BYOD is as entrenched (and complicated) as ever

Matt Hamblen

byod keyboard bring your own device mobile

The bring-your-own-device (BYOD) trend has been around for years in U.S. workplaces and even though it's become a fixture at many companies, some IT shops are still coming to grips with it.

In hard numbers, the prevalence of BYOD in the workplace is difficult to measure. Researchers offer a wide variety of statistics.

Research firm Strategy Analytics, for example, said three-quarters of business smartphones and tablets shipped in the second quarter in North America were slated to wind up in the workplace -- either bought by businesses outright for their workers or by people who planned to use them in the office.

However, another research firm, J. Gold Associates, found in its latest annual survey of large businesses that just 15% of those businesses had a majority of their employees use their own devices for work purposes.

Such wide variations likely occur because some companies reimburse workers for buying their own smartphone or tablet to use at work, and even pay part or all of a monthly wireless service charge. Other companies expect a BYOD worker to pay for it all, while offering back-end support for company apps used on the devices.

At the heart of the BYOD trend is the distinction between "personally liable" devices -- those brought in from home by workers -- and "corporate liable" hardware, where a company owns a smartphone or tablet provided for a worker's use, with the company usually paying all costs. Corporate liable practices have evolved in recent years to include a choose-your-own-device (CYOD) model where a business allows workers to select from a list of specified devices for business use, primarily to give IT shops more control over hardware and data.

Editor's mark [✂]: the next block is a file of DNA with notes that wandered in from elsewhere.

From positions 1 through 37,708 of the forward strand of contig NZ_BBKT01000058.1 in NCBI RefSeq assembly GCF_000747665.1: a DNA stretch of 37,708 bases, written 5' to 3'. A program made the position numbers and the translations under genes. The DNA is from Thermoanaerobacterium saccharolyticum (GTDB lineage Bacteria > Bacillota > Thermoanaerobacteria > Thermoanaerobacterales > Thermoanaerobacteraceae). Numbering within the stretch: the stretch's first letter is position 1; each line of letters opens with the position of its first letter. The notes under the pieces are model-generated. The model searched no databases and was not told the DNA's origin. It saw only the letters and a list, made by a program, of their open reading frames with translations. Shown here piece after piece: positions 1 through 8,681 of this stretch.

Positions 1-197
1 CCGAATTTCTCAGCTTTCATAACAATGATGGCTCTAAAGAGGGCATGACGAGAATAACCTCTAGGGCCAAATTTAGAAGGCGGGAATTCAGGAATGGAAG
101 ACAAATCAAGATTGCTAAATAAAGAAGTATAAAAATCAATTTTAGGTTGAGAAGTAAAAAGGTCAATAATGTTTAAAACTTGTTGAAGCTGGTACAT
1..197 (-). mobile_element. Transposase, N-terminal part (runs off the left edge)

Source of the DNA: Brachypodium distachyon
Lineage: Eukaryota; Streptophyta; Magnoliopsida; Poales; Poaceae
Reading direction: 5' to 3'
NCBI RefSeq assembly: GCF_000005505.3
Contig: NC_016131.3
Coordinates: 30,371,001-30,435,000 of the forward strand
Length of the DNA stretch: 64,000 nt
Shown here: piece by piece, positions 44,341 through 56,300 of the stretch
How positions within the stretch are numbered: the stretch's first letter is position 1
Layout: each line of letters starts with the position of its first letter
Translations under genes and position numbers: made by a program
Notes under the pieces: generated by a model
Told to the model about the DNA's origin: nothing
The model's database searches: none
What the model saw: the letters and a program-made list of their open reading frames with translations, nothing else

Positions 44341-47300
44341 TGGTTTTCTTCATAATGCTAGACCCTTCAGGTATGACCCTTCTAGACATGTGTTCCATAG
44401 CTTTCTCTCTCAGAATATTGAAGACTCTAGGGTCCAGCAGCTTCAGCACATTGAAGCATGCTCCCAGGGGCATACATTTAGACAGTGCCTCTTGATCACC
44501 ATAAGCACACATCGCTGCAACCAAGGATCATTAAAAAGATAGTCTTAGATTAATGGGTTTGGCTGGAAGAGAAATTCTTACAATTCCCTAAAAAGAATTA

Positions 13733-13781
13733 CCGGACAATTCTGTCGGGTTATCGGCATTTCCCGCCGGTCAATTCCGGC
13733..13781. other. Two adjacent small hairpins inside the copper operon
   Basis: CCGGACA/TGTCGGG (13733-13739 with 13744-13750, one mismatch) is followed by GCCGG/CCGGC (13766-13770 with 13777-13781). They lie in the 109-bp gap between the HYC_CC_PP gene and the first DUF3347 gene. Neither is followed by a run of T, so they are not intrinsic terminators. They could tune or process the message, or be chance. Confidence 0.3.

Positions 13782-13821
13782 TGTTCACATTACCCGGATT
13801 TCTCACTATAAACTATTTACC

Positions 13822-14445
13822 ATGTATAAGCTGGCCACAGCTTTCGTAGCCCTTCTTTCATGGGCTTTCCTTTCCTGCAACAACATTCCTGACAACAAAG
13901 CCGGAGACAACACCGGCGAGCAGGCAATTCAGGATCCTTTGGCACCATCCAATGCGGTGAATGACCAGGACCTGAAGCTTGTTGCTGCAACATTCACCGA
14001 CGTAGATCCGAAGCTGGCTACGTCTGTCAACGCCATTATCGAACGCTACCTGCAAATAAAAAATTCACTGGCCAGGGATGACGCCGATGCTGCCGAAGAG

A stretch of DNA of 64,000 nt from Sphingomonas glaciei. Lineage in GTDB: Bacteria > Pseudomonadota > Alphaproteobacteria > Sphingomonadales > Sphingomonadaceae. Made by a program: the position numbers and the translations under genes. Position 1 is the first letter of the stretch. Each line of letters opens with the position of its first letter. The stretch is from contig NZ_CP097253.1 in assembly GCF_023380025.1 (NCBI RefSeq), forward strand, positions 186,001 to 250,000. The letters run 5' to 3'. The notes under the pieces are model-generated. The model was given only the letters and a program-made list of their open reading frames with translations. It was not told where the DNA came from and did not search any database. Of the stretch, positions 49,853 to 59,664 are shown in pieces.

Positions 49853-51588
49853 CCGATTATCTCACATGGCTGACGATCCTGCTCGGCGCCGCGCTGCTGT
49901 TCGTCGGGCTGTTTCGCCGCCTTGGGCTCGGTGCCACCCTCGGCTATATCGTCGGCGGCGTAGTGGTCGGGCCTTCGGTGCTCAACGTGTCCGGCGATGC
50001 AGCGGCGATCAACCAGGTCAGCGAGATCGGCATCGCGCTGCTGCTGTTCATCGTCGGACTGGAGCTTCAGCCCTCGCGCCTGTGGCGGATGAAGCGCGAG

Further complicating matters: A California court ruling that requires companies to reimburse employees for work-related use of their own personal devices. It remains unclear how far-reaching that decision could be.

"We see BYOD going on a long time, and now CYOD has emerged," Strategy Analytics analyst Phil Hochmuth said in an interview. "BYOD has even leaked into the regulated industries like banks, which is the last bastion."

Banks, facing stiff federal regulations in the U.S., have traditionally relied on a corporate-liable model to better control the specific smartphones or tablets used, as well as the apps running on them. Under that system, workers are usually not permitted to use any personal apps or do any work on the devices outside of work. The main intent is to keep sensitive corporate data from leaking out over personal email or other pathways.

Given that tradition by banks, Hochmuth said it is interesting that J.P. Morgan Chase is apparently dropping support for BlackBerry devices and mandating that some employees pay for their own devices, BlackBerry or otherwise. The shift would save the bank tens of millions of dollars.

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